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Can You File Bankruptcy on Student Loans?

US student loan debt is on a lot of minds these days. Recent data shows that 43.4 million US borrowers have more than $1.6 trillion in student loan debt with the numbers continuing to grow. Currently, the average student loan debt balance is $37,014. That number is based on federal loans, and private lending averages may be even higher. While many people are able to make regular payments on this debt, for various reasons, some borrowers find they are unable to pay on time. This brings up questions about student loan debt and bankruptcy.

Student Loan Debt: What Are the Options When You Can’t Pay?

Student loans can be helpful in procuring an education, but if you come into a difficult financial situation, they may feel like they’re weighing you down. Sometimes borrowers have difficulty finding a job in their field after graduation, or their first job doesn’t pay nearly as well as expected. They may also have additional expenses they didn’t see coming, like medical bills, moving expenses, rising living costs, car repair bills, or the need to buy a new vehicle, etc. In some situations, you may find that you just don’t have the monthly payment anymore. There are several possibilities for borrowers whose student debt has become overwhelming for any reason.

Can You File Bankruptcy On Student Loans?

Student loans are not usually included in a Chapter 7 bankruptcy, where most debts are erased. You can apply to have them discharged in your bankruptcy on the grounds that they will cause an “undue hardship” to you and your dependents, but there are fairly strict requirements for this to happen. In this “adversary proceeding,” your Albuquerque bankruptcy attorney will need to show the following to the court:

  • Continuing to pay your student loans would result in an inability to provide a “minimal” standard of living for yourself and any dependents you have, due to your current income and bills.
  • This situation will persist throughout the loan’s repayment term. In other words, it is unlikely that your income will significantly improve or your other bills will disappear during this time.
  • Despite your struggles, you have made a “good faith” attempt to pay back your loans until now.

If the court finds that you do not meet all three of these requirements, it may decline to wipe out your student loans and you will have to repay them. However, in many cases, getting rid of other debts may free up enough money to continue with the student debt payments. If it doesn’t, you can consider moving on to a Chapter 13 bankruptcy. Unlike Chapter 7, Chapter 13 doesn’t clear all of your debt. Instead, your debt is restructured with a plan for you to pay it off in three to five years. If you do this, your monthly student loan payment may be reduced in an effort to make it more affordable for you.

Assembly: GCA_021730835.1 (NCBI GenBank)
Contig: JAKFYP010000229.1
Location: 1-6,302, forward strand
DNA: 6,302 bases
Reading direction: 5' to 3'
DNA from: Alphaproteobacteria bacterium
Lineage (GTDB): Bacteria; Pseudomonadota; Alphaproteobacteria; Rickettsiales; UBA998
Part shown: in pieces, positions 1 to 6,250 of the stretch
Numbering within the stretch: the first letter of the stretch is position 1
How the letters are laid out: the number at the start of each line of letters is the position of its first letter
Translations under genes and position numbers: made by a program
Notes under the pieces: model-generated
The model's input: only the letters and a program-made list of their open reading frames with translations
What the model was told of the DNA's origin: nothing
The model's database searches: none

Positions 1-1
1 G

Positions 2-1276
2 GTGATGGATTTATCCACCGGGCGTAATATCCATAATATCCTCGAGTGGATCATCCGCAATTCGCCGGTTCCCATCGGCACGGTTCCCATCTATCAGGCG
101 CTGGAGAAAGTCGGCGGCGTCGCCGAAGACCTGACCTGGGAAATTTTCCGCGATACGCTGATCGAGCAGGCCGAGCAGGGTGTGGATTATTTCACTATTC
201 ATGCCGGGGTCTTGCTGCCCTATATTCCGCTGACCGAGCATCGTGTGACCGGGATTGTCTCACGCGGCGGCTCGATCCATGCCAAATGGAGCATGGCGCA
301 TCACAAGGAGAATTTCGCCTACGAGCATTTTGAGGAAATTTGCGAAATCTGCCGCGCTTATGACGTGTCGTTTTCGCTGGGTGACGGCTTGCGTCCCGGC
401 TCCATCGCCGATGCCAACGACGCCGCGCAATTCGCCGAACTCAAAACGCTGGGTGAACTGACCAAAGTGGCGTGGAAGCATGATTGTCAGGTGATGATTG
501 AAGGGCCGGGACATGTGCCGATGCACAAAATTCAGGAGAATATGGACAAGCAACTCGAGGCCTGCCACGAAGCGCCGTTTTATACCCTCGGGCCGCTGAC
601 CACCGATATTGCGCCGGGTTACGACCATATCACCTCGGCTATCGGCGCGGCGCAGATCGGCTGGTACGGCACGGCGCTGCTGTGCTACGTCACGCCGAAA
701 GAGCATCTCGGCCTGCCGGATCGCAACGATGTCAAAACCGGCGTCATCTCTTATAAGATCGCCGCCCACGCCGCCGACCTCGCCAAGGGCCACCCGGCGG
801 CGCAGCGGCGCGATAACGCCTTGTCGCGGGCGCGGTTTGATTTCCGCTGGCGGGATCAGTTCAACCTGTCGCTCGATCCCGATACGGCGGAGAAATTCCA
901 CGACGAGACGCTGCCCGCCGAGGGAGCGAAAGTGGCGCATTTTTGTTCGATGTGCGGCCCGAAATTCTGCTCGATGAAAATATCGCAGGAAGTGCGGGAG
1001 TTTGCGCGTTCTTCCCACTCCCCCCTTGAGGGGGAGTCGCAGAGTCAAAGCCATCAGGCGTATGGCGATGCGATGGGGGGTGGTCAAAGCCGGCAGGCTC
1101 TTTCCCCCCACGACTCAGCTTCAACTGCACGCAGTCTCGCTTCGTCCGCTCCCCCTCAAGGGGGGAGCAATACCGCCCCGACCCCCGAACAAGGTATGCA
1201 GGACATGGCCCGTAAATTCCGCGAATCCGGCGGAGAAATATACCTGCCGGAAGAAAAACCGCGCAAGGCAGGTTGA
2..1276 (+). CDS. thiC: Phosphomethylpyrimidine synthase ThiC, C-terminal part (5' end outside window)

What Are the Other Options to Cancel Student Loan Debt?

It’s not always possible to get all your student loan debt canceled, but in some situations, you can get some of it discharged, or set up an easier payment plan. Your bankruptcy attorney will go over the details of your particular situation and explain the options, but here are some alternatives that may work in certain situations:

  • Income-Driven Repayment plans (IDR). This is a good option for federal student loans, allowing you to get a lower monthly payment based on a percentage of your actual income, and apply for student loan debt forgiveness on any balance that remains after 20 years or more.
  • Federal Loan Rehabilitation. This option is designed for federal student loans that have gone into default or gone 270 days without a payment. In this program, you’ll have to make on-time monthly payments at 15 percent of your income for nine months before your loan will come out of default and this will be reflected on your credit report. If 15 percent of your income isn’t doable because of other debts, this may not be the best option.
  • Federal Loan Consolidation. If you have multiple federal loans, you can consolidate them with the understanding that you will make three on-time monthly payments before getting out of default. You can combine this option with IDR for a lower monthly payment. In this case, the default notation will remain on your credit report.
  • Private Loan Modification or Settlement. We’ve mostly talked about federal loans so far because they’re the most common type of student debt, but there are some options for private borrowers. In these cases, you’ll need to work things out directly with the lender. Sometimes they can be persuaded to offer you a lower monthly payment if it is the only way to collect any of the money you owe them. After all, it’s better for them to get $200 each month than it is to send you a $300 bill each month and get nothing at all. However, negotiating with a creditor can be tricky, so it may be better to let a skilled bankruptcy attorney communicate with them on your behalf.

New Mexico Financial and Family Law: Secure a Bankruptcy Attorney for Your Case

The possibilities for addressing student loan debt or other unpaid bills can be confusing, and you may not know what to choose, or how to take the next steps. But it’s important to understand that the longer you wait to deal with these financial challenges, the worse they’re likely to get. Dealing with the situation as soon as possible can allow you to take back some control and begin reducing your debt.

At New Mexico Financial and Family Law, we’re always here to help if you have questions or need guidance on improving your financial situation. We’ll go over all the choices, answering your questions and helping if you want to move forward with a plan. The sooner you call us for a free consultation, the sooner you can get on your way to a brighter financial future. Call today at (505) 503-1637.

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